Beyond the main concerns about finding a job and getting started in Canada, one of the major fears for newcomers to the country is one about assimilation. This is especially true for immigrants coming from non-Western cultures who wonder what everyday life is like in Canada, and if they will be able to fit in.
This excellent introduction to the Canadian way of life is excerpted from the government publication A Newcomer's Introduction to Canada, (also available as a PDF download from the Citizenship and Immigration Canada website).
Family life and family law
Many people in Canada find that it takes two incomes to raise a family, even though parents are having fewer children. Most mothers have a job outside the home, and in many families, both parents share the work of shopping, cooking, cleaning the house and looking after the children. Because divorce has become more common, there are many one-parent families in Canada. Most single parents who raise their children on a full-time basis are women. There are also same-sex couples with children.
Marriage, divorce and the law
Canadian law views marriage as a legal agreement or contract between a man and a woman. Married people are considered equal partners. Marriage laws apply to all Canadian citizens and permanent residents. Many unmarried couples live together. In most provinces, unmarried heterosexual couples who have lived together for a certain period of time have legal status as "common-law" couples. They may call each other "husband" and "wife," or they may simply say "my partner."
Either the wife or the husband can ask for a divorce. This request will normally be approved by the courts if both people have agreed to end the marriage. Divorce will also be approved if one partner has been harmed through cruelty, adultery or a similar injustice.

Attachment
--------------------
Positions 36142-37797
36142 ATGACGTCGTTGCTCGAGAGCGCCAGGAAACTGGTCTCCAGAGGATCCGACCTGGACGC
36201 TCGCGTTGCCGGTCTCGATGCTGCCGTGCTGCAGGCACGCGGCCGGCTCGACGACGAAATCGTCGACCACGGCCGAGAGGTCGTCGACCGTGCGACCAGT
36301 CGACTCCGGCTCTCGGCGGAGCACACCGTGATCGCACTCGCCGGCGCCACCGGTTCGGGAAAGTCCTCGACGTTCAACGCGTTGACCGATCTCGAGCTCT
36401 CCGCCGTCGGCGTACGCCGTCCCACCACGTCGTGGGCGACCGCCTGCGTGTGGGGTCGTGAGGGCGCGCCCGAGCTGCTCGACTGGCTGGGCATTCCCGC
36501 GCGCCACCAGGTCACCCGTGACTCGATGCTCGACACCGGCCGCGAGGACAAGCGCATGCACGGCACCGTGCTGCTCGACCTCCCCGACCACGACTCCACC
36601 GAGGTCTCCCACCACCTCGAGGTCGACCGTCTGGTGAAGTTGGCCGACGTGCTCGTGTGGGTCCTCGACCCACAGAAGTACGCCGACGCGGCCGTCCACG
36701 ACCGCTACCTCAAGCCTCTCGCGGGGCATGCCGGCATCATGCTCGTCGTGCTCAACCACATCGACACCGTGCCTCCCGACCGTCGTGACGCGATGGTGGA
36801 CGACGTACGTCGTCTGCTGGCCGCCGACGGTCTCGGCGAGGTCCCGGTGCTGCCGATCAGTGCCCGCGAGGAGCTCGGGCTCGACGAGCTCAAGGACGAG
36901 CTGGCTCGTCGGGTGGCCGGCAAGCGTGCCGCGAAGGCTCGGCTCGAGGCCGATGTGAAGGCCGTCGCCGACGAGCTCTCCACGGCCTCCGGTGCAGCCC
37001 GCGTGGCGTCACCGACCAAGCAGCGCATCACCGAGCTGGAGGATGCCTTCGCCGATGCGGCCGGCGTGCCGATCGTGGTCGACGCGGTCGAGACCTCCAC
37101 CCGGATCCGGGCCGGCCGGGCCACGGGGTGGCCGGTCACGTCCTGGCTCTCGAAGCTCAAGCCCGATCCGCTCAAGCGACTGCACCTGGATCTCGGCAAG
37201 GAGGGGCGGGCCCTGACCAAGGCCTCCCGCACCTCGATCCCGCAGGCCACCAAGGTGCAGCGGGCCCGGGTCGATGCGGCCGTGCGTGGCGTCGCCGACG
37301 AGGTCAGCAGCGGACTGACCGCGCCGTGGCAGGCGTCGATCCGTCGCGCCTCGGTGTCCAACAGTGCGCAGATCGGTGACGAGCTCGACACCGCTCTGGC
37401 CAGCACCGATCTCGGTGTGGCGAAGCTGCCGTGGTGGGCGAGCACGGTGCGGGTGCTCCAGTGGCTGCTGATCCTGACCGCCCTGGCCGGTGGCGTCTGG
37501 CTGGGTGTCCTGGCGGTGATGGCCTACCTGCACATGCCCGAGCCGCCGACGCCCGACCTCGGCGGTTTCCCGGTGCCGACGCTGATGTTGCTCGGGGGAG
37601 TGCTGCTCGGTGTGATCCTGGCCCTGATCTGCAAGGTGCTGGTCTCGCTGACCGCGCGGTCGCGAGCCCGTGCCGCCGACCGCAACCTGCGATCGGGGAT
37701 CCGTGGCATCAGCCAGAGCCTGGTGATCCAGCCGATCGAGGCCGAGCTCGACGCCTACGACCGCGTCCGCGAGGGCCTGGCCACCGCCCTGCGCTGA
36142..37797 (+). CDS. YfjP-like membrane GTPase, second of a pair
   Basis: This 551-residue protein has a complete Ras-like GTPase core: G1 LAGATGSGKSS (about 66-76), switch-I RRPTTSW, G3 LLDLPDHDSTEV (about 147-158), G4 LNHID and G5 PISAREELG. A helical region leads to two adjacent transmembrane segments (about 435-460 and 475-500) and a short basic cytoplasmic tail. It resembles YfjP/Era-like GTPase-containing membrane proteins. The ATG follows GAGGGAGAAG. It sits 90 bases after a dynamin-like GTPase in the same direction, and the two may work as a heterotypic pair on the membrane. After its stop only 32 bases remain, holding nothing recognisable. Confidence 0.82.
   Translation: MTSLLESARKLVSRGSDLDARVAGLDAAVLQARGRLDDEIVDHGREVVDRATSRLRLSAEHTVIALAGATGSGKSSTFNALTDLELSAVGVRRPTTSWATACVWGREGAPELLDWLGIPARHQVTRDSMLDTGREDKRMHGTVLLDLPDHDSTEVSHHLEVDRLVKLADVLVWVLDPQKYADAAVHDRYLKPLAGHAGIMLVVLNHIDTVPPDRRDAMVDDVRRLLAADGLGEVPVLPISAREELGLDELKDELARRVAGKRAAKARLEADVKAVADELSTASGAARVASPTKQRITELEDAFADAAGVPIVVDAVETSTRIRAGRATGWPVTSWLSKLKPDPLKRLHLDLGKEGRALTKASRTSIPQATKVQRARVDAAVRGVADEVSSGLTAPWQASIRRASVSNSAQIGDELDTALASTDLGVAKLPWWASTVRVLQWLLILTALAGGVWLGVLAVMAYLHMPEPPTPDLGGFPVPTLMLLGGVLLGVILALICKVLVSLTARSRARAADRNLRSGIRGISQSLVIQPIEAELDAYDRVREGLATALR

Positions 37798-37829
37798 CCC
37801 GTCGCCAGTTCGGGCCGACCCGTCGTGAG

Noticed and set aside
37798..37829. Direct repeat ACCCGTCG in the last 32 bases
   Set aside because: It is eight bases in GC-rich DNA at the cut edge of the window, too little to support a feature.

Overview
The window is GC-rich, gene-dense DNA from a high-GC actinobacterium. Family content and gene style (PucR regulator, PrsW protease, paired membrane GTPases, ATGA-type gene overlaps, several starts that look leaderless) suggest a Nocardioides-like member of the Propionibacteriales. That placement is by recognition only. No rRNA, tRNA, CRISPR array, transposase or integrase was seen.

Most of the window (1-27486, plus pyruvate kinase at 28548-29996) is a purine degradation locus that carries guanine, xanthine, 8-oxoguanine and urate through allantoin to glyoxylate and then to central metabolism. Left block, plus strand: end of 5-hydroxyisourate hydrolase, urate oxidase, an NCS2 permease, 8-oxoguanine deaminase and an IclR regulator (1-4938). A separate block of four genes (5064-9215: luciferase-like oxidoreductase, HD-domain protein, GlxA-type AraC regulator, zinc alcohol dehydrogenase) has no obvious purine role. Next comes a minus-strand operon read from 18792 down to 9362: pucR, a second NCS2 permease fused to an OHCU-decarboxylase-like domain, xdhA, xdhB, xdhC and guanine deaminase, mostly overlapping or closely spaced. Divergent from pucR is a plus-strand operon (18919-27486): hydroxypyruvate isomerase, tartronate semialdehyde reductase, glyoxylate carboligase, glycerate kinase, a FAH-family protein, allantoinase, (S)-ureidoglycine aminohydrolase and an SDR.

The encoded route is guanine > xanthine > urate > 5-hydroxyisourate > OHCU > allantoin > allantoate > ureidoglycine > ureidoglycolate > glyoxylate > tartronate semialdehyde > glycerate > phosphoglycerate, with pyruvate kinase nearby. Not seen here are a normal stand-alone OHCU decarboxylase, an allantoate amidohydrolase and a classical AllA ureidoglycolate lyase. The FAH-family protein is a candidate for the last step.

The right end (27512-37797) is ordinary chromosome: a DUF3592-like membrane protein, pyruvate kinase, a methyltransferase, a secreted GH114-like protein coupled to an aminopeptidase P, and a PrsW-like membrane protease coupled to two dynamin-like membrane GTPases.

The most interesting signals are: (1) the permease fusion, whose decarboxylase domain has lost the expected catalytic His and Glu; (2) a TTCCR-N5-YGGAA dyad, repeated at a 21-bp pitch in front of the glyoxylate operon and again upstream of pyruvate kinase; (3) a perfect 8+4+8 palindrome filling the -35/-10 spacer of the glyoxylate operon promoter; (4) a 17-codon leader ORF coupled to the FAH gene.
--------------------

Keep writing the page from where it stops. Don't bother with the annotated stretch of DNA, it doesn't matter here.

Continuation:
Birth control and family planning
Many people use birth control. It is a matter of personal choice. Women can get a prescription for birth control pills from a doctor. Family planning information is available from government departments of health and public health offices, as well as from local health clinics. Abortion is legal but is only available from a doctor.
Youth and their parents
When children arrive in Canada, they usually learn about Canadian life quickly through schools, television, movies and music. If they need to learn English or French, they often learn it quite quickly.
Parents find out about Canadian life differently, as they search for housing and work. They too may need to learn English or French, but often need more time than their children to do so.
If you have children, you will know that you see the world somewhat differently than they do, because you are older and have more life experience. After immigrating to Canada, however, you may find that these differences increase, because you are having different experiences of Canadian life. These differences affect the behaviour of all family members and can lead to tension in the family between parents and their children.
Discussing concerns with teachers, doctors, public health workers, social workers, settlement workers, and friends and relatives who have already settled in Canada will help you and your children understand your experiences and make good choices about your future.
Youth and the law
Youth in Canada who commit a crime are held accountable for their actions. However they are not dealt with in the same way as adult offenders. This is because they may not have an adult's understanding of their crime. They are also more likely than adult offenders to be reformed and become law-abiding citizens. The law for young offenders is called the Youth Criminal Justice Act.
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